Friday, November 12, 2010

Memorial

A student of mine was hit by a car when she was riding her bike to school a week ago Thursday. She did not survive the accident.

Friday morning I sat in a circle with all the sixth graders and told them what happened. We shared many tears and memories. I attended her funeral on Tuesday.

Today we watched a beautiful movie with pictures of Heather that my principal created. Holy macaroni, that kid had a wonderful smile. A whole face and whole body smile. Some of us wrote her goodbye letters and we also wrote some specific memories to share with her family. After, we went outside and let go of 40 yellow balloons. I did my best to communicate to my students the message whispered into my own hurting heart: Love her. Love her, and let her go.

I've always enjoyed how teachers wear many hats. We are clowns, anthropologists, nurses, and social workers. At times, I've learned this week, we are also ministers. We hold the fragile, broken hearts of innocent children. We give them comfort and we help them create meaning from deep, deep sorrow. I was worried I wouldn't know exactly what to say to my sixth graders last Friday, or how to honor Heather today. But I think I did okay. We are all doing okay.

A few things I loved and enjoyed most about Heather. She was brave enough to always be herself. She would introduce herself to new students, she would talk openly about whatever was on her mind, and she didn't hesitate to show that she genuinely cared about people. Her sense of humor was mature and quirky and fun. And those radiant, generous, expressive smiles. My favorite was her mischievous smile. I can't help but laugh remembering it. Thank you, Heather, for being you, and for being part of my class this year.

7 comments:

Zac-ShaunaFamily said...

Those kids are lucky to have you as a teacher. So sorry to hear about this tragedy.

Lisa said...

Amy, all of your students had their first lesson about death and you made it feel safe and authentic. hugs through the interwebs. <3

bestbookihavenotread said...

So sorry to hear about your community's loss. So glad the students have you there to help them through.

Gwendolyne said...

Just read this my friend. Darling. You are awesome.

Four said...

What a challenge. Teachers are such an integral part of children's lives and, I agree with previously stated sentiments, your students seem incredibly lucky to have someone like you to teach, comfort and love them.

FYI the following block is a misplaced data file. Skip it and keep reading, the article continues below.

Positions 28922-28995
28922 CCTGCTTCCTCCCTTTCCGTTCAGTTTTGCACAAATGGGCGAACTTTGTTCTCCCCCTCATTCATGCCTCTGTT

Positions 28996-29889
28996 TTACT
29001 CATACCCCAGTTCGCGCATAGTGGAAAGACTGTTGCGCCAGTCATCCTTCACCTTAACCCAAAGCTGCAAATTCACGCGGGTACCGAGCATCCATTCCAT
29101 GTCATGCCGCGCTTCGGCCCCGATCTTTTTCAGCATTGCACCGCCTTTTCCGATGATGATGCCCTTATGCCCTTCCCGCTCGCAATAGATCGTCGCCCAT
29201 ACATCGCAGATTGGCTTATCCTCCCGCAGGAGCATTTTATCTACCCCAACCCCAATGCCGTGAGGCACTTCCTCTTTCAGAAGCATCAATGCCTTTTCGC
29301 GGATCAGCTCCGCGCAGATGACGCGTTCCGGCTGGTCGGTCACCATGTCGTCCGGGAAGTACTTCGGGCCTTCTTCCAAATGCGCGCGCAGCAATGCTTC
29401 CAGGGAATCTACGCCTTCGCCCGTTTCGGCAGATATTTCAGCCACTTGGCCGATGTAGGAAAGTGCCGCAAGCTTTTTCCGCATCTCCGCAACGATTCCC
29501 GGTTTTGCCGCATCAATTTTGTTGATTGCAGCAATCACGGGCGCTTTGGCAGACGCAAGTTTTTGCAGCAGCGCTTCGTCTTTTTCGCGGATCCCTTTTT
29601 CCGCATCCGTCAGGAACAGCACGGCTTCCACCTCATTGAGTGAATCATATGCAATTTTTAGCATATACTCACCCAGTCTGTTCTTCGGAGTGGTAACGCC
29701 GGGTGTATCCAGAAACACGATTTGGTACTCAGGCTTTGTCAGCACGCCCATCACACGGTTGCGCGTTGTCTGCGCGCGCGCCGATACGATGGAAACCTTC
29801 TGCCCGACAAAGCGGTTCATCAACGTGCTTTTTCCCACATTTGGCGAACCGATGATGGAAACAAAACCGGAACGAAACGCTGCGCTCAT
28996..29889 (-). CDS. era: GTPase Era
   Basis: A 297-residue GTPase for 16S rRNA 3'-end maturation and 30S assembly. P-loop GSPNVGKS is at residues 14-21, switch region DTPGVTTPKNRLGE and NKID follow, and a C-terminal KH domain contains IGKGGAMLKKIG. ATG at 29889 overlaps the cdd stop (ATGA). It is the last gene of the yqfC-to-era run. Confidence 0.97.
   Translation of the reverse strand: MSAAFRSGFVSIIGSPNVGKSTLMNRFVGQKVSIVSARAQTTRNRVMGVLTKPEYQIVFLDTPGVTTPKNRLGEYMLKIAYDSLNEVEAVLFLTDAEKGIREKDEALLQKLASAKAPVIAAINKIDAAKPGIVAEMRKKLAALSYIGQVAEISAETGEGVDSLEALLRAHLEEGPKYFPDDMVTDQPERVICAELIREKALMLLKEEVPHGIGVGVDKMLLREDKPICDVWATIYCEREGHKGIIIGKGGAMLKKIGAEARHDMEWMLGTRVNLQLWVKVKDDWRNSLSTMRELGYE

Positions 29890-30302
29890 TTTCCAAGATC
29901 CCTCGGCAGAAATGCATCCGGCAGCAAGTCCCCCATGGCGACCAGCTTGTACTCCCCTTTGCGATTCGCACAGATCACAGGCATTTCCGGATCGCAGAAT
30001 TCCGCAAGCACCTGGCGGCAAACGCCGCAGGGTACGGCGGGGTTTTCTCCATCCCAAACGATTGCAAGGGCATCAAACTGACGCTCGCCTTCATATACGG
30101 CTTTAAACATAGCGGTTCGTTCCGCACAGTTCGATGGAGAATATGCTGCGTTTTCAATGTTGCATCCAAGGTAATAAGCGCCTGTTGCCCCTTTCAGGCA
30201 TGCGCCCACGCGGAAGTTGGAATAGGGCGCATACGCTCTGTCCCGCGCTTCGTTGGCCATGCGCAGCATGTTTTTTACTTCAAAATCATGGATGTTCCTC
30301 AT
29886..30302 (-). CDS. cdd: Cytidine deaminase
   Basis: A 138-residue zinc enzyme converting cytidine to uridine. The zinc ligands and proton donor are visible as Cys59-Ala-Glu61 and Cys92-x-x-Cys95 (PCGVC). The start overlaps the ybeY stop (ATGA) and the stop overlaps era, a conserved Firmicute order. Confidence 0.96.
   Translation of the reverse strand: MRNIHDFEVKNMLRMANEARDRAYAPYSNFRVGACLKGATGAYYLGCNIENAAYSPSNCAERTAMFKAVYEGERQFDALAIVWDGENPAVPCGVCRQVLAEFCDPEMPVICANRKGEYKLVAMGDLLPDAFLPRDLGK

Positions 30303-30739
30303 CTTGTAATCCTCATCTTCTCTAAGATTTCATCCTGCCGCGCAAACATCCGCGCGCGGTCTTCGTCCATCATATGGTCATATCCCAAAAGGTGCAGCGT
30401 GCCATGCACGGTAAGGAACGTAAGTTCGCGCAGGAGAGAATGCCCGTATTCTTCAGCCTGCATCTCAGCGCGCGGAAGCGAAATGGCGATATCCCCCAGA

http://fivetdsisters.blogspot.com/

Leah said...

I am so sorry for your loss. I know your classroom, although full of many happy, healthy little souls has a void in it now that can never be replaced. I ran across your blog and this post just sitting here killing time before I have to bathe my youngest son. My oldest is in the second grade and I am the room parent for his class. At the same school, however, their is a 9 yr old girl, also in the 2nd grade but different class that I only found out a few days ago has stage 4 neuroblastoma cancer with a grim prognosis. She has lost all of her hair due to the chemo and radiation. It is just she and her mother and her mother recently had to leave her job due to the fact that she has to travel 3 hours north frequently to take her daughter to this special childrens hospital for treatment. All of this at Christmas time. In planning the kids Christmas activities, I was trying to think of something the kids could do to teach them a little bit about giving since the world we live in now is in the condition that it is in. I thought it would be wonderful to kind of adopt this little family and get toys, clothes food & money donated to help out. I am not a teacher, but rather an out-of-work Realtor who is now just staying home trying to be a good mom until the economy improves so that I may go back to work. I can only imagine how you and the children must have felt upon the death of this special little one and I fear that this is the same path the young girl I speak of is also taking. All I can think of is that God has a higher purpose for these young souls that depart from us at such an early age.

Leo said...
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